Date- January 21, 2014
At noon on six days every week, Aryan, 8, makes a dash to a stall in his slum in north Delhi – and returns satiated and smiling. The reason? It is the only time he gets to enjoy a full meal for free, and is treated like the child that he is.
In another part of the city, Vishnu is studying for his exams scheduled for the next day. He is just one of many disempowered children in his locality receiving free education. Instead of a life of adversity and ignorance, he today harbours dreams of a better tomorrow.
The lives of Aryan and Vishnu – and hundreds like them – are being transformed thanks to Relief India Trust (RIT), which provides basic support structures, facilitates a better quality of life and alleviates human suffering.
In their very raw battle for survival and the daunting challenge of fending for themselves one day at a time, Relief India is a beacon of hope for the underprivileged of the country.
Says Shikha Dhawan, chief aid officer with RIT: “We respond to adversity and commit to recovery for weeks, months and even years. Whenever, wherever people are in crisis, we work with you, our donors and partners, to deliver the help they need.
“Engaging with the section of society that needs a helping hand isn’t just the right thing, it is necessary, especially at a time when capitalist tendencies and selfish needs abound.”
RIT’s efforts have not only made a difference to many lives, it has inspired quite a few to follow a similar calling.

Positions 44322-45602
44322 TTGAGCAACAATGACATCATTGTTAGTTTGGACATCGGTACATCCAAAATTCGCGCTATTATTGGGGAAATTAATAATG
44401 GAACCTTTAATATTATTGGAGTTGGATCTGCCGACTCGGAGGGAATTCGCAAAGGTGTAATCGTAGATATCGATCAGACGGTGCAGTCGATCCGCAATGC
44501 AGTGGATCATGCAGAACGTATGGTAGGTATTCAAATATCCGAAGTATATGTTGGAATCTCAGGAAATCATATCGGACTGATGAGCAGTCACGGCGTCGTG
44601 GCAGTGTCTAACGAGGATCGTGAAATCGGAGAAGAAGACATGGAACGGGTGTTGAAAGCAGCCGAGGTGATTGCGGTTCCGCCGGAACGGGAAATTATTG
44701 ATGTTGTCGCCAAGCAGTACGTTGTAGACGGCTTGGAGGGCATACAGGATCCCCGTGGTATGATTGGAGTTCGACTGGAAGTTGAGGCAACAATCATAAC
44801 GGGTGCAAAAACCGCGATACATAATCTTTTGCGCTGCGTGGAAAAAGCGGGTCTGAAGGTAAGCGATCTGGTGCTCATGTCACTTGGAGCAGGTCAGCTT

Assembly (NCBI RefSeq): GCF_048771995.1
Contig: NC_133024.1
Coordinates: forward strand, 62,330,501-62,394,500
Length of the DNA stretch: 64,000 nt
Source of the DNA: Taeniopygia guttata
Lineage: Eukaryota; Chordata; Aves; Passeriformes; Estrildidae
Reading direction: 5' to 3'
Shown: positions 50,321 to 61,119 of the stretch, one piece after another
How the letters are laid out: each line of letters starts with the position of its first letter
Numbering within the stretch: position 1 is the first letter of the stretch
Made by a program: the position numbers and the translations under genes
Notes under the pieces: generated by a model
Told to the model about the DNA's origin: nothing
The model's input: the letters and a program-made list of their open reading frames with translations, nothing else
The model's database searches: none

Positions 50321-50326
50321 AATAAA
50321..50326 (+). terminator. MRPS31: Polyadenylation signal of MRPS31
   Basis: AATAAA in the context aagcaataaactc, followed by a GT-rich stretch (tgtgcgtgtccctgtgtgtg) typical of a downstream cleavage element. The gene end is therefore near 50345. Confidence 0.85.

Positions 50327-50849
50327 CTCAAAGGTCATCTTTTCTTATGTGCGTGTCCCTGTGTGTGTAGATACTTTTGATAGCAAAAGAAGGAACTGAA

Begum Noor, whose daughter was a beneficiary of RIT’s ‘Literacy for Adolescent Girls’ campaign, wants to give back to society in her own small way.
She has set up a blackboard in her house and her daughter, now armed with education, tutors children from the weaker sections of the society.
Says Begum Noor: “We can only keep what we have by giving it away. I am very proud of my daughter and will never forget RIT’s role in it.”
Community participation, education, protection and promotion of environment, and building of human capital are central to the activities of the organisation.
A variety of awareness programmes are created and shared on diseases like AIDS and cancer, for which camps are set up and run all over the country from time to time.
RIT also provides managerial and technical assistance as well as training to other NGOs, governments of developing nations as well as agencies in the private sector.
“Guided by experience and expertise, we are always ready to act and respond: Emergency medical and humanitarian aid immediately moves through our strong distribution network into the hands of first responders on the ground, irrespective of race, creed or political persuasion, saving lives,” says Dhawan.